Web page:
As well as to achieve certain colour outcomes, I found out that grounds are also used to control the absorbency of the surface of a board or a canvas. Gesso grounds are highly absorbant, they absorb oil colour incredibly well and almost make it look like watercolour. Gesso ground is only to be used with Oil paint, all other grounds can take oil paint too as long as they are fully dry. People use specific materials that have man-made surfaces because they desire the fact that it has no absorbance, a quality you may use if you liked the paint to stay wet and move around on the surface a lot. When painting, the surface has to have some sort of texture. Canvas has a texture, working on different surfaces changes the mark that is made.
I was informed that grounds do not have to be a flat surface, you can use textured grounds and make them up yourself. For example, glue and sawdust. You may want to work on a ground that contains brush marks or sand to achieve a certain result from working with a particular texture. Acrylic grounds dry incredibly quickly, which is both an advantage of them and a disadvantage. Obviously you can work on top of them quickly, but if you don’t like them later on you cannot just take them away. Gesso ground have a lot of preparation to them and dry incredibly slowly. How you apply a ground is highly important, for example, the brush you use has an effect on the surface of the ground. The ground is also different depending on how it is applied, it would be a completely different surface if you applied it with a palette knife. The way you use the materials affects the ground too, long brushstrokes would give a vastly different result to stippling.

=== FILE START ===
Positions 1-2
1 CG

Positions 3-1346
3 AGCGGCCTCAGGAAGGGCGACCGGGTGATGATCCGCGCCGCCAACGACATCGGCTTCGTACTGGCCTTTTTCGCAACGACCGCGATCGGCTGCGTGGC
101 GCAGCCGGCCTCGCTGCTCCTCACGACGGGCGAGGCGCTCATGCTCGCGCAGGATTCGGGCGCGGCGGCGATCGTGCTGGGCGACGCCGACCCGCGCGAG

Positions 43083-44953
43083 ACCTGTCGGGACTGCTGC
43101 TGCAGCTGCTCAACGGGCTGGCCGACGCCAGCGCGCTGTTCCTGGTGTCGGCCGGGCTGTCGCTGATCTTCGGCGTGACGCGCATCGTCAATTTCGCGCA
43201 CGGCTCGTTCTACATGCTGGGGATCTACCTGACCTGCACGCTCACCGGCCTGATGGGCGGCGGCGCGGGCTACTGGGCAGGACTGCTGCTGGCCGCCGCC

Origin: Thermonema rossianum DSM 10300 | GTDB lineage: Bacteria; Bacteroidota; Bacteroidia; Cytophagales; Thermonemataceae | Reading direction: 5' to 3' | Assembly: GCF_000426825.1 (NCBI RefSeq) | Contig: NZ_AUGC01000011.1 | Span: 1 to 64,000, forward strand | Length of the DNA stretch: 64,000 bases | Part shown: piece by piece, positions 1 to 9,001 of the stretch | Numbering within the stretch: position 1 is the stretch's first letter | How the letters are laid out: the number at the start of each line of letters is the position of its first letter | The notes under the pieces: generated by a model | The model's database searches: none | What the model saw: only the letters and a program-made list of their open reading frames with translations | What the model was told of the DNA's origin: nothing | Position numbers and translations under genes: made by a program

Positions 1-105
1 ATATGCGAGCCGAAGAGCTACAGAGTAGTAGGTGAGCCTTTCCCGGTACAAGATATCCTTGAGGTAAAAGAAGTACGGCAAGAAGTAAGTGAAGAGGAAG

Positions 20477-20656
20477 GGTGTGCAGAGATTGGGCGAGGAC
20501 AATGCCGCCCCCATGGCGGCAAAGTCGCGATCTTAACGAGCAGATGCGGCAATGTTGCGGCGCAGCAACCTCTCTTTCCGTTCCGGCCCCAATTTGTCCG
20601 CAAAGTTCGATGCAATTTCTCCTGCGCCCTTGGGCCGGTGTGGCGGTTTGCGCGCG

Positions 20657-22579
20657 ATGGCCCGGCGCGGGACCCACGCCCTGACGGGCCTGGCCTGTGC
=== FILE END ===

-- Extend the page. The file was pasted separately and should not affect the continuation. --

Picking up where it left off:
Even though a ground is usually considered to be painted on and remain underneath the paint on top, I realised in this workshop that you can still have some of the ground showing in your final result if you desire.
We talked about the endless possibilities of grounds, you could paint a ground and draw into it with a sharp object or nail to produce a ghost image as a guide for your painting. You could also use chalk which would create a more smudgy effect when paint was applied on top. It is completely acceptable to stick things into acrylic grounds like newspaper and photographs as long as the material isn’t organic. You can work with oil paint on acrylic grounds but not the other way round.